The Times of Harvey Milk (1984)
Directed by Rob Epstein
Intersectionality is a word you might hear going around these days. This is the concept of recognizing how people represent multiple identities or how a political issue intersects with various communities and identities. In the United States right now, it’s become time to look at how issues like climate change and a lack of health care have become intersectional issues. The people first affected and most dramatically traumatized by climate change are and will continue to be low income and non-white people. Climate change becomes an intersectional issue, not just merely about cleaning up pollution but acknowledging that our society has allowed groups to become more vulnerable than others.
Harvey Milk was a person who understood the power of finding those points of intersection. By recognizing where we come together, it provided an opportunity for people to get to know someone unlike themselves. In time, they would see that for whatever perceived difference they were equals, they all needed the same basic physical and emotional things to survive. Milk, as an elected official in San Francisco, worked to find those touchpoints and, as a result, united many groups in the city previously thought to always be divided.
I couldn’t help but think about Pete Buttigieg, the recent candidate in the American Democratic Primary. If it wasn’t for someone like Milk that Mayor Pete likely would have had a much harder time getting to where he in politics. I also thought that Mayor Pete had very little in common with the style and personality of Harvey Milk. Milk wasn’t a person with a drive to seize power; he was interested in improving the lives of the community around him. He was a great orator, but Milk didn’t need to ape someone that had reached a higher position than himself. Milk spoke confidently but never down to his audiences.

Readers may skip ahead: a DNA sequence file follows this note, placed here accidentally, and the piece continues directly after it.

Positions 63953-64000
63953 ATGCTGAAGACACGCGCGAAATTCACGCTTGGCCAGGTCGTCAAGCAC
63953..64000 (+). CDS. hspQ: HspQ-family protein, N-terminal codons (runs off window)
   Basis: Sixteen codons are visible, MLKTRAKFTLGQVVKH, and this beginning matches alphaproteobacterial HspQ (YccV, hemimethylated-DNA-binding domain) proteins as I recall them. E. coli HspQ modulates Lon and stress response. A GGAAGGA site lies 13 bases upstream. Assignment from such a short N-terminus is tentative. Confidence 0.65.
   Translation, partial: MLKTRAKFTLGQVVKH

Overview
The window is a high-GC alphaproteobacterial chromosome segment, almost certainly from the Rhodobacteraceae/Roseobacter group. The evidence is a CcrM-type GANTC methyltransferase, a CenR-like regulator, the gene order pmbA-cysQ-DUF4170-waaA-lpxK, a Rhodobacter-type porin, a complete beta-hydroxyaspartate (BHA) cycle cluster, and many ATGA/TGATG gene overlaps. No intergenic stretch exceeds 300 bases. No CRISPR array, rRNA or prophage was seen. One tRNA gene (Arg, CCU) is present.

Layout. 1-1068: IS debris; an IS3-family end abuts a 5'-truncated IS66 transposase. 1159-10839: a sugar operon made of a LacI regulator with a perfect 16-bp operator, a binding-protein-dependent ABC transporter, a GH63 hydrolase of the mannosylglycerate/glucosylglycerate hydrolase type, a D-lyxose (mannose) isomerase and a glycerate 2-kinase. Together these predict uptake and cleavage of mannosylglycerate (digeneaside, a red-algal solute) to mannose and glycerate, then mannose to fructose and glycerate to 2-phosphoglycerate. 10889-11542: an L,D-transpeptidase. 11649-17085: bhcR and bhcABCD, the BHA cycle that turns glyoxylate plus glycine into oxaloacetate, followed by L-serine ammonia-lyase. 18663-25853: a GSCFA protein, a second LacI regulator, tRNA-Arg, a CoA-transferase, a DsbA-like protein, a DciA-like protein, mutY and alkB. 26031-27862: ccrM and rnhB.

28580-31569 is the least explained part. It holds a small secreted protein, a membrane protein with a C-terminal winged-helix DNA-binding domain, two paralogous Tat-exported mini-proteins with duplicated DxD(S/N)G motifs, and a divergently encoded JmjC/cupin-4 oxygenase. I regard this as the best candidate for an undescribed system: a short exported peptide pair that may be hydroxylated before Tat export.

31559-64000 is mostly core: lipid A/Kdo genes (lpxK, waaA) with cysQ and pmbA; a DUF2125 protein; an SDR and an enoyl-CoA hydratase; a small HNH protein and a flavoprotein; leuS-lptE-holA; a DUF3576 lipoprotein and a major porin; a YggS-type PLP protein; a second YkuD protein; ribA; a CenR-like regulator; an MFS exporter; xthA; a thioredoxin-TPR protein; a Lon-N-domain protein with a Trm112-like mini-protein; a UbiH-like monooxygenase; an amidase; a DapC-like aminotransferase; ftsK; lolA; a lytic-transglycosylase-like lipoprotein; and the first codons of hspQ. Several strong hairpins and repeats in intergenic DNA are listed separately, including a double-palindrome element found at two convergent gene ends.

Director Rob Epstein has created a profoundly absorbing documentary with some of the best interviews I’ve seen in a doc of this style. The people he speaks with still love Harvey with all their hearts some six years later, and I imagine even to this day. What is so important about the interviews is both their personal recollections of the man but also the way they were radicalized in the wake of his murder. It makes complete sense that the LGBTQ participants were outraged, but what is most telling to Milk’s legacy is a gruff union guy speaks frankly that if it was only the mayor who was murdered, the killer would have gotten a life sentence. He elaborates that because Milk was a gay man and the jury was so meticulously stacked that a poisonous message was being sent to gay people in the Bay Area.
The anger of the people is palpable. Tom Ammiano was an openly gay school teacher at the time, terrified of the Briggs Initiative, a proposed law to make discrimination against LGBTQ teachers legal. Through his work with Milk, he became inspired and fought to convince voters to turn down this idea and succeeded. He has a particularly beautiful interview allowing himself to feel the pain of Milk’s death. It’s remarkable at how raw that loss was still for these people and will inevitably motivate the audience to care.
These days we need more Harvey Milks and less…cynical opportunists. That’s not to say Milk didn’t see an advantage to playing things up for the media. One of his first initiatives as a city manager was a law to require people to pick up after their dogs. He personally placed some dog doo on the grass outside the city hall so that he could step in and provide a photo op for the media present. The world is most definitely less with Milk not in it, but his passing did bring out the good in the world. People were reported to have come out of the closet in significantly large numbers with his passing. Any person that helps another to feel free and safe with who they are is a hero.
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